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The Supreme Court denied the writ of mandamus sought by Alex Penland, an inmate at the Toledo Correctional Institution (TCI), to compel Respondents to make available for inspection the contract under which a vendor was permitted to sell food to inmates confined in Ohio prisons, holding that Penland failed to establish that he was entitled to the writ. Penland brought his complaint against Respondents, the Ohio Department of Rehabilitation and Correction and Sonrisa Sehlmeyer, alleging that he made a public-records request to Sehlmeyer asking to review the contract but did not immediately receive a response to his request. When the subsequent inmate grievance process brought by Penland was not resolved to his satisfaction Penland filed this original action. The Supreme Court denied the writ, holding that Penland did not show that Respondents had a clear legal duty to deliver the contract to TCI for Penland's inspection at no cost to him. The Court further denied Penland's request for statutory damages because Penland did not deliver his request to Sehlmeyer by hand or by certified mail. View "State ex rel. Penland v. Ohio Department of Rehabilitation & Correction" on Justia Law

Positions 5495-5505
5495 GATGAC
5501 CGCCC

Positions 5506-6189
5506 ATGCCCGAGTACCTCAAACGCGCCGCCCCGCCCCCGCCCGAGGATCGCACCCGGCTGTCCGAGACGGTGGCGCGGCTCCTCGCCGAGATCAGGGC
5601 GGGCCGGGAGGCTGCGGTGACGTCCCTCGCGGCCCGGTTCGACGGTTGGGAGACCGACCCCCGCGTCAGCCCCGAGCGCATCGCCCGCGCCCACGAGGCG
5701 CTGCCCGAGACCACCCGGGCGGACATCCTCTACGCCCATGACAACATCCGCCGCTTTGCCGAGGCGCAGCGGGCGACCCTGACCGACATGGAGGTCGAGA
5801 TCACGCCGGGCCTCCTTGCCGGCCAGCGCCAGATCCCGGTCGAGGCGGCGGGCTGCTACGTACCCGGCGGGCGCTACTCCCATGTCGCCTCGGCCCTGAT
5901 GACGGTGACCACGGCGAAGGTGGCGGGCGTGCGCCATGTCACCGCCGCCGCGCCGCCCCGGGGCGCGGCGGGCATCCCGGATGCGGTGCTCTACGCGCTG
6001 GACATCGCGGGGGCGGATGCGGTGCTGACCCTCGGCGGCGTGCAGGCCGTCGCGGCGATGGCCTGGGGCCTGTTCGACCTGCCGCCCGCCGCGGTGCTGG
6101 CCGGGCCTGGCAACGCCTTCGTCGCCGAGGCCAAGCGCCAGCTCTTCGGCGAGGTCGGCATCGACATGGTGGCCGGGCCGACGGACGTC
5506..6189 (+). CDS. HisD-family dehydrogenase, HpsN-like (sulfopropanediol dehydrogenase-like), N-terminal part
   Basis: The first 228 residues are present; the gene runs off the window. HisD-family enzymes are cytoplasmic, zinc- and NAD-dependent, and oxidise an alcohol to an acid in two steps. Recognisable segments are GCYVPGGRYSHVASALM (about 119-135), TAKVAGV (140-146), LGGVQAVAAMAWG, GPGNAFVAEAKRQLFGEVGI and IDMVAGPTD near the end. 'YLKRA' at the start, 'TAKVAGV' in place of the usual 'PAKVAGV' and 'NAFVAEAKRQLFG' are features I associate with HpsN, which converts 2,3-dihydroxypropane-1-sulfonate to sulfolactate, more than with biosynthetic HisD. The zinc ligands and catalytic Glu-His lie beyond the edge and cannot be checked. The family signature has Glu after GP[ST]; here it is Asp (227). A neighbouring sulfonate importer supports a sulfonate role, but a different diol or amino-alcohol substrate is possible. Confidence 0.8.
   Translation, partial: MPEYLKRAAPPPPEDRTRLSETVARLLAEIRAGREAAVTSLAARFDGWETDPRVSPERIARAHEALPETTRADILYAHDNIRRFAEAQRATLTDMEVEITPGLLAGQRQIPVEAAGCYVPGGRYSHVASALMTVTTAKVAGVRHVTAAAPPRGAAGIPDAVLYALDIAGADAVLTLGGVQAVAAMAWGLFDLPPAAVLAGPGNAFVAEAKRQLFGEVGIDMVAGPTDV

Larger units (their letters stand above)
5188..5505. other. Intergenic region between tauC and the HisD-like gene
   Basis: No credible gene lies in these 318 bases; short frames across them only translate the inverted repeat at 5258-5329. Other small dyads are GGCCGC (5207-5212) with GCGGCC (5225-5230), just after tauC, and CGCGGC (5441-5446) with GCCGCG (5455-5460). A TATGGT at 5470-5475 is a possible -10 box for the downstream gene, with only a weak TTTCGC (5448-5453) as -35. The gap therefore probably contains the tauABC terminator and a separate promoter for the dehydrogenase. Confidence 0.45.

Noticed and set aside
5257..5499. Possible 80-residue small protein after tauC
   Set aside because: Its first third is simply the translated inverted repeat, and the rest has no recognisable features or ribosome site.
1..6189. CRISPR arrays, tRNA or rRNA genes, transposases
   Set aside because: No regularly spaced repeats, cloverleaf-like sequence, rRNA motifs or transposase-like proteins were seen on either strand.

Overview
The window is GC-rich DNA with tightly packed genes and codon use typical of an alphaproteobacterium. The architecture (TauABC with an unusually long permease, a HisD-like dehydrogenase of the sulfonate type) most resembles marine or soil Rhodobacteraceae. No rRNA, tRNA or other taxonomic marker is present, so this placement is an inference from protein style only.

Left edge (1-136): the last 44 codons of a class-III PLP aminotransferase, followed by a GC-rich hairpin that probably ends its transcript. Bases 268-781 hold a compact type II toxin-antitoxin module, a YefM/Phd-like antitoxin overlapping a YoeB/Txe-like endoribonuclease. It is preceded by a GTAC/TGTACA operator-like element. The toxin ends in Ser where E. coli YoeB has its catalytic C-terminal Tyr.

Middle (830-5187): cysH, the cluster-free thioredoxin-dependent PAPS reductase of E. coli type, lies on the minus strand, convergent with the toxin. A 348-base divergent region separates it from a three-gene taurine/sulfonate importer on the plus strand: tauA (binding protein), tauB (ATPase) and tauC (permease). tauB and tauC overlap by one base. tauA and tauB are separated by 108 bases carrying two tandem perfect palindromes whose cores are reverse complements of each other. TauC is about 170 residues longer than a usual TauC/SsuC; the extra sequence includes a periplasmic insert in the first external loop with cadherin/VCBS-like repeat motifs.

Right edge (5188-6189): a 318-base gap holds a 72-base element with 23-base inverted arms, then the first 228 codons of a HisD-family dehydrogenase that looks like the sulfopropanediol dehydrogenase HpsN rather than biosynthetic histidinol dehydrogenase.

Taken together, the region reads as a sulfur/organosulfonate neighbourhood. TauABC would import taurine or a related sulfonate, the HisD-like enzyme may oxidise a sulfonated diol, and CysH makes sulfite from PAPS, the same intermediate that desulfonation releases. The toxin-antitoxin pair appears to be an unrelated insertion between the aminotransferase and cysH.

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The parties manufacture and sell equipment that removes water from industrial waste. Gethin founded Watermark's predecessor, “J-Parts,” after leaving his position at JWI. JWI sued Gethin and J-Parts for false designation of origin, trademark dilution, trademark infringement, unfair competition, unjust enrichment, misappropriation of trade secrets, breach of fiduciary duties, breach of contract, and conversion. The parties settled. A stipulated final judgment permanently enjoined Watermark and Gethin and “their principals, agents, servants, employees, attorneys, successors and assigns” from using JWI’s trademarks and from “using, disclosing, or disseminating” JWI’s proprietary information. Evoqua eventually acquired JWI’s business and trade secrets, technical and business information and data, inventions, experience and expertise, other than software and patents, and JWI’s rights and obligations under its contracts, its trademarks, and its interest in litigation. Evoqua discontinued the J-MATE® product line. Watermark announced that it was releasing a sludge dryer product. Evoqua planned to reintroduce J-MATE® and expressed concerns that Watermark was violating the consent judgment and improperly using Evoqua’s trademarks. Evoqua sued, asserting copyright, trademark, and false-advertising claims and seeking to enforce the 2003 consent judgment. The district court held that the consent judgment was not assignable, so Evoqua lacked standing to enforce it and that the sales agreement unambiguously did not transfer copyrights. A jury rejected Evoqua’s false-advertising claim but found Watermark liable for trademark infringement. The Sixth Circuit vacated in part. The consent judgment is assignable and the sales agreement is ambiguous regarding copyrights. View "Evoqua Water Technologies, LLC v. M.W. Watermark, LLC" on Justia Law